But the Supreme Court held that the insurance provisions were ambiguous as to whether the insurance provisions applied to coverage of Sub-Subcontractor’s employees, including the deceased employee.  In other words, the Court needed further analysis to determine whether the deceased employee was an intended third-party beneficiary of the insurance provisions regarding minimum insurance coverage.  Thus, it remanded the case back to the Court of Appeals for a ruling on this point, which is the opinion that is the subject of this blog post.

The Court of Appeals’ Ruling on Remand: Was The Deceased Employee an Intended Beneficiary?

The parties disputed, among other things, the scope of the phrase “all participants,” which were the intended beneficiaries of the OCIP’s minimum insurance provisions.  The Supreme Court agreed that this phrase and other provisions of the OCIP provisions were ambiguous and subject to multiple interpretations.

The OCIP terms stated it was intended to “provide one master insurance program that provides broad coverages with high limits that will benefit all participants involved in the project.”  (emphasis added)  It further provided, “The OCIP will be for the benefit of the Owner [the City] and Contractors and Subcontractors of all tiers . . . .”

On remand, the Court of Appeals again investigated the parties’ intent based on the terms of the OCIP provisions and considered extrinsic parol evidence.  Applying rules of contract interpretation, it concluded that “all participants” included all persons who participated in the project, whether employed by Contractor, Subcontractor, or Sub-Subcontractor.

As a result, Contractor and Subcontractor breached their contractual duty to the deceased employee by failing to require Sub-Subcontractor to procure the minimum level of insurance.  Their failure to do so prevented the estate from recovering the full amount (or a greater amount) of damages, because Sub-Subcontractor was unable to pay the judgment beyond its lower level of insurance.  Thus, Contractor and Subcontractor were liable to the estate for their breach.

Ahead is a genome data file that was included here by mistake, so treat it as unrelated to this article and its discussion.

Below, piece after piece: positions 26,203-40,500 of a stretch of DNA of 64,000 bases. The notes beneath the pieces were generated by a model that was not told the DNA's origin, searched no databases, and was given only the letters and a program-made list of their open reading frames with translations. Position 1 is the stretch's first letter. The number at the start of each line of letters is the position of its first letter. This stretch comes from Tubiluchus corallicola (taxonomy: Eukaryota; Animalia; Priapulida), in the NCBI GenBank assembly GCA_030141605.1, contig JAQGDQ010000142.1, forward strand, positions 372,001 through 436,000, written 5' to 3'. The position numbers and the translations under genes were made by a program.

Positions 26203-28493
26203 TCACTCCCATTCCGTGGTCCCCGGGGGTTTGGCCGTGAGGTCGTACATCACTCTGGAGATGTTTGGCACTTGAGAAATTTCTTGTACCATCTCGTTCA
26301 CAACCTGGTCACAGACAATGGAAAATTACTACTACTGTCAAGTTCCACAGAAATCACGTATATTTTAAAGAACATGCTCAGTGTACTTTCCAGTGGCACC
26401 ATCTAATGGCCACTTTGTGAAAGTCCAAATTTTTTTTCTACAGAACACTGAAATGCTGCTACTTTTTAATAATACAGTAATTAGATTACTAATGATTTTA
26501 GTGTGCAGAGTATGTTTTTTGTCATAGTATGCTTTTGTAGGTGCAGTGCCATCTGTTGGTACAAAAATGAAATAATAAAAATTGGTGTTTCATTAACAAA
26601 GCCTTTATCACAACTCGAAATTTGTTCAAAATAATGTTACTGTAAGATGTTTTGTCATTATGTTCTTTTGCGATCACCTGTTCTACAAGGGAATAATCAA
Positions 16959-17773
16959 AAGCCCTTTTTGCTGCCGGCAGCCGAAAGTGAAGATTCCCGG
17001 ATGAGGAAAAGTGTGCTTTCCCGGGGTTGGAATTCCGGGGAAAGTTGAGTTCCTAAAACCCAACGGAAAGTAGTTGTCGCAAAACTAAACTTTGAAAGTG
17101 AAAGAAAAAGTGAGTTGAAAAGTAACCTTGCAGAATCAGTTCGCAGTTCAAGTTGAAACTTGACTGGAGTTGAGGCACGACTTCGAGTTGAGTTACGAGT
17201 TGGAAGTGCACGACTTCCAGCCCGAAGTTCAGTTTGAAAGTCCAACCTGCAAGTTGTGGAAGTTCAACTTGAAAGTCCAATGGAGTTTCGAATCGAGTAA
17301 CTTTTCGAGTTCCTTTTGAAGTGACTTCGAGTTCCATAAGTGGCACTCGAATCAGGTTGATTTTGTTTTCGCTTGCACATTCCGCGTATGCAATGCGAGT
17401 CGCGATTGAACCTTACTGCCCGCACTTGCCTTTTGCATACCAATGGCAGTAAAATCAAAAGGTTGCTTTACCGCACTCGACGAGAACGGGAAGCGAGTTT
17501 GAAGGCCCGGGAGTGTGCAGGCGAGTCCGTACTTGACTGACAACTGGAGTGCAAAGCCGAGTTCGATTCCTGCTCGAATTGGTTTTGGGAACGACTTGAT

Conclusion

The Court of Appeals’ ruling on remand will have a significant impact on Contractor’s and Subcontractor’s liability.  In essence, the Court of Appeals held that Contractor and Subcontractor failed to require Sub-Subcontractor to procure the minimum level of insurance (i.e., $10,000,000 for automotive liability).  Having failed to ensure Sub-Subcontractor’s compliance, the estate was damaged because it was unable to recover more than the $1,000,000 in automotive liability insurance from Sub-Subcontractor.

The case has even broader implications for owners, contractors, and subcontractors who are contractually bound to ensure their contract counterparts procure minimum levels of insurance.  Before agreeing to such provisions, parties should ensure they can adequately require their counterparties to procure the required insurance.

Another complicating factor is that many parties simply require a “certificate of insurance” to document that the minimum level of insurance has been procured.  But such certificates are not definitive evidence of insurance coverage.  Nothing short of an insurance policy will provide such definitive proof.  And policies can lapse or expire without notice to the parties depending on them.